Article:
Letter From the Editor

‘Sup MOVErs,

At long last, Roots N Blues N BBQ is upon us. It’s one of the major festivals that comes to Columbia, along with the True/False Film Festival and Citizen Jane. This is definitely something you should take advantage of. Roots N Blues will be bringing artists like The Avett Brothers, Houndmouth and The Oh Hellos this year.

Honestly, I’ve never been to Roots N Blues. Although I love BBQ and definitely love to get down to the blues, last year I was insanely sick with some ridiculous flu virus during the festival. I consumed only Campbell's soup and mushy crackers for a week and a half and missed the whole thing.

This year, I can’t wait to be at the festival. Healthy and ready to go, I will be rockin’ with all of you during this homegrown Columbia tradition. This is the 10th anniversary of Roots N Blues. During their 10-year history, they have welcomed a ton of big artists, like Edward Sharpe & The Magnetic Zeros, Fitz and the Tantrums and ZZ Ward.

In this issue, you’ll find previews of big Roots N Blues artists Grace Potter and Ben Folds. You can also find reviews on the 27 food vendors and Spotify playlists for each day of the festival. This year, MOVE should be your go-to guide for all things Roots and Blues.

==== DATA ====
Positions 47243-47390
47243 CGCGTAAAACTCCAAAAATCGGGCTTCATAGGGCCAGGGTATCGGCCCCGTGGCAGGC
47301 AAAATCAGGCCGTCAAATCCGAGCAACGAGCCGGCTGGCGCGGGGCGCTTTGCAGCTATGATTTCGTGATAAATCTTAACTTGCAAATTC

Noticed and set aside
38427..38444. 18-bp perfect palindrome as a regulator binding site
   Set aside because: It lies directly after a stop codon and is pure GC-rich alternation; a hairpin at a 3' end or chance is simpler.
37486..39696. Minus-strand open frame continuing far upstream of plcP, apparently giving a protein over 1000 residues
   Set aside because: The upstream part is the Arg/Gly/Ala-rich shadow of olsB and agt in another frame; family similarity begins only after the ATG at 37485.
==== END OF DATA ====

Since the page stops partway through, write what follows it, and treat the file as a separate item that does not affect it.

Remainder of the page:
During the festival, keep an eye on our Twitter and Instagram (@MOVEmaneater) and like us on Facebook (MOVE Magazine). If you use the hashtag #MOVERnB, you might even end up on MOVE’s Instagram. We’ll have interviews with big artists, like Nathaniel Rateliff and the Night Sweats, so be sure to keep up with our content at move.themaneater.com.

Love and BBQ,


Ten things you need to know about Roots N Blues N BBQ

Try the food

One of the best things about Roots N Blues N BBQ is the BBQ. I mean, it _is_ in the name. At every Roots N Blues, businesses create unique creations like Harold’s Doughnuts BBQ sandwich — BBQ pulled pork on a doughnut bun, plus sides of slaw, beans and cheesy grits.